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Avi Gadish

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How do we best balance collaboration and individual efforts to solve our grandest challenges?

Collaboration has played a vital role in the research of new ideas and discoveries. In his State of the Union Address, President Obama unveiled upcoming plans to allocate funding and resources to what he called the Brain Activity Map project. The project, which is projected to last a decade, seeks to study the inner workings of the human brain and to develop a complete map of its activity. The project is aims to “solve” the brain in a similar fashion that the Human Genome Project (HGP) did the human genome. The HGP was a huge success both scientifically and economically and involved worldwide collaboration in multiple fields of science.

There is no doubt that collaboration between individuals, especially when spanning multiple disciplines, yields positive results. Certainly, the most effective way to solve some of humankind’s greatest problems (say, diabetes, AIDS, poverty, clean water, etc.), would require the world’s best and brightest to drop everything else and team up! This is total collaboration. It is my belief that, were it possible, the way to solve some of the world's biggest problems would be to pool the world’s resources together in a collaborative, positive, and effective manner.

Of course, there are drawbacks to total collaboration. Many would argue (especially those who may be “drafted” into what may seem like “conscripted collaboration”) that time is better spent researching something one is passionate about, interested in, and invested in! In addition, many other discoveries and advancements may be delayed, or worse, unrealized if all of Earth’s intellectual resources are taken up by a single project.

I open the forum to the TED Community: Does total collaboration hold the future of scientific discovery, and if so, can we really risk putting all of our proverbial eggs in one basket?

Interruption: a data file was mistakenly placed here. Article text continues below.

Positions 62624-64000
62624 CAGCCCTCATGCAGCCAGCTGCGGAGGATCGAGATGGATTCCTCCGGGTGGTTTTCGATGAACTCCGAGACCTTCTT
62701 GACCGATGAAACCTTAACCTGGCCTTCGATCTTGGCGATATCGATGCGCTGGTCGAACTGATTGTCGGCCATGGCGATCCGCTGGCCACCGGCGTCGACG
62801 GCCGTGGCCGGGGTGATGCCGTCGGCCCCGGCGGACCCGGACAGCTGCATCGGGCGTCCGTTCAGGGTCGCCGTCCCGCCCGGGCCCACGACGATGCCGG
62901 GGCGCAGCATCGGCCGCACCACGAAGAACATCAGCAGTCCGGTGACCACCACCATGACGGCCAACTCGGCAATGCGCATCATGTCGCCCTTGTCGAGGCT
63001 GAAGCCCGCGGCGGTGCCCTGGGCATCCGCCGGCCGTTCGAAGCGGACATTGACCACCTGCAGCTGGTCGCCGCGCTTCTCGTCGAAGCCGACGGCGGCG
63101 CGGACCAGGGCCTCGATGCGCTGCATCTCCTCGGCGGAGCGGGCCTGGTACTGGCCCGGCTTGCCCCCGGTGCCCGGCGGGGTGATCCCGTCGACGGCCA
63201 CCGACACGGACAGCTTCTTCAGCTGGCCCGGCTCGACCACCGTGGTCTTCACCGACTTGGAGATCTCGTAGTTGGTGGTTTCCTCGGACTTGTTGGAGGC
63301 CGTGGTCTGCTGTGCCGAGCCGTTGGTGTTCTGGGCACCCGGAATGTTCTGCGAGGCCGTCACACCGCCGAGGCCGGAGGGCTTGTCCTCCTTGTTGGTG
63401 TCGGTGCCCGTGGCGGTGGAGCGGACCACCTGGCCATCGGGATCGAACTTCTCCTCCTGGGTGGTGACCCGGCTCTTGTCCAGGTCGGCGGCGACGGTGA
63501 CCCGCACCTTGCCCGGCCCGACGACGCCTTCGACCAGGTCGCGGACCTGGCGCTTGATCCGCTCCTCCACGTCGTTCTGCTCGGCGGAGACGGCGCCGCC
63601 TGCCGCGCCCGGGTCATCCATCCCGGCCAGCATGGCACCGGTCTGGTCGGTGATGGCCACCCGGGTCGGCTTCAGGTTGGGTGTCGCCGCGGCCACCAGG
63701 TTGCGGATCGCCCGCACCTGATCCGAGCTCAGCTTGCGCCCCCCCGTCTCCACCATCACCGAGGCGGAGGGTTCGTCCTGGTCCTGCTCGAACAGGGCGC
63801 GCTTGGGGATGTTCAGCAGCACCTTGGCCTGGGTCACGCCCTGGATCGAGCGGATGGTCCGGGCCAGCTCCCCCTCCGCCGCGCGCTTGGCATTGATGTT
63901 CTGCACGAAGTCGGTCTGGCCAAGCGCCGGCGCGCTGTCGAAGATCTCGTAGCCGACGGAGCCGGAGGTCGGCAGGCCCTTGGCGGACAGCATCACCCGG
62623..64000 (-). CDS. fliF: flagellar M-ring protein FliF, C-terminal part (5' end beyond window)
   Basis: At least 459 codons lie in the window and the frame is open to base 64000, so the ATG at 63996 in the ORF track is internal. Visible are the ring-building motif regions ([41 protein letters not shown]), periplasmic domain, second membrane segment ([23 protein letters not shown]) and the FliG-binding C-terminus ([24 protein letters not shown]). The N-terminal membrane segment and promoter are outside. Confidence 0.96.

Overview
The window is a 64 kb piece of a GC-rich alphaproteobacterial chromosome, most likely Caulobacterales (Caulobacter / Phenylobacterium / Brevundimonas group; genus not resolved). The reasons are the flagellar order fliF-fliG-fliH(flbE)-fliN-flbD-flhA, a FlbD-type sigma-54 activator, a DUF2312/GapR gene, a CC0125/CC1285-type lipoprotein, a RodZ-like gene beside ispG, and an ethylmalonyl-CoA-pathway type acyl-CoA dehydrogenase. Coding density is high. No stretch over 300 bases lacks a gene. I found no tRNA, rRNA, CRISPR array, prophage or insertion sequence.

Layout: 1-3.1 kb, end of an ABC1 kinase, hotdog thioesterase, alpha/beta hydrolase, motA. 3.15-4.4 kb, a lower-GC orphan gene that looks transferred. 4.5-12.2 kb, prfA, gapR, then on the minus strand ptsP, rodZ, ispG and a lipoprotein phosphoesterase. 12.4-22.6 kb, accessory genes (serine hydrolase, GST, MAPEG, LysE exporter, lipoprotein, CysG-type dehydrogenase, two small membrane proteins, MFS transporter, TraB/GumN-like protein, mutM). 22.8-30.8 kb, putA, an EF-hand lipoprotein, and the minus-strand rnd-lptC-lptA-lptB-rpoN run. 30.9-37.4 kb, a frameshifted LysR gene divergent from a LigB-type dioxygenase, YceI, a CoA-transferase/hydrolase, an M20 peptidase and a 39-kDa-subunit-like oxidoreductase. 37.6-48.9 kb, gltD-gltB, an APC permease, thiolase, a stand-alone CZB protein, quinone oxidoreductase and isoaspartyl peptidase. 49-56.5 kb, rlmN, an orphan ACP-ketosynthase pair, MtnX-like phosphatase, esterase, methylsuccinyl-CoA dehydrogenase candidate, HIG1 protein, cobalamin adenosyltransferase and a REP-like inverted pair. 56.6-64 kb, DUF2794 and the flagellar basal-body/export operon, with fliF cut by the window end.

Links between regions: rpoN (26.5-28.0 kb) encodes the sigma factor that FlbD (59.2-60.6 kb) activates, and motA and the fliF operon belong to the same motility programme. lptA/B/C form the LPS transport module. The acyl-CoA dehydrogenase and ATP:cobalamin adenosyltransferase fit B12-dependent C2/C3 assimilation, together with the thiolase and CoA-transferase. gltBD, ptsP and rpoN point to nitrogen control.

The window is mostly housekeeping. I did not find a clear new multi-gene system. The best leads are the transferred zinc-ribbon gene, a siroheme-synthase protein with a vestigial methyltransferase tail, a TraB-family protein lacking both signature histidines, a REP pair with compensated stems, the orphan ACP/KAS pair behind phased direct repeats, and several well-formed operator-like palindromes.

Topics: collaberation

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    Feb 24 2013: Avi, thanks for your post!
    I want so badly to positivly contribute to this post however it's difficult to respond to your question. It is too lofty, too vague. Perhaps the question you should ask is how to generate smaller collaborative efforts, determine what problems are most significant and find out how to fund them.

    Total collaboration of the world's resources toward one goal is completely impractical but yes, teamwork in general is a good thing that advances every field.

    With total collaboration comes the requirement of some investment group selecting where to place their funds. This is limiting. What should we focus on first the cancer that affects the wife of investor A or the poverty that afflicts the rural town in a country that founded Investor Company B. Who chooses the problem to focus on first?

    Eric Berlow states, "The more you can zoom out and embrace complexity, the more you can zoom in on the simple details that matter most." Complexity makes collaboration essential to solving any issue and collaboration is the key to building any solution, but on a smaller scale. Look at my post for Jay's question [bit.ly/15d7gKF] ... collaboration between creative marketing teams and research groups results in educational and promoted videos.
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      Feb 25 2013: Hey!

      You bring up a great point, in that money seems to be a deciding factor for most scientific research. Whether it be grants, or individual investment, people want to see a return on their dollars. Back to when I mentioned the Human genome project, or Obama's new Brain Map, a huge focus was about finance and economy stimulation. Perhaps another important (TED) conversation about this would be the next step!

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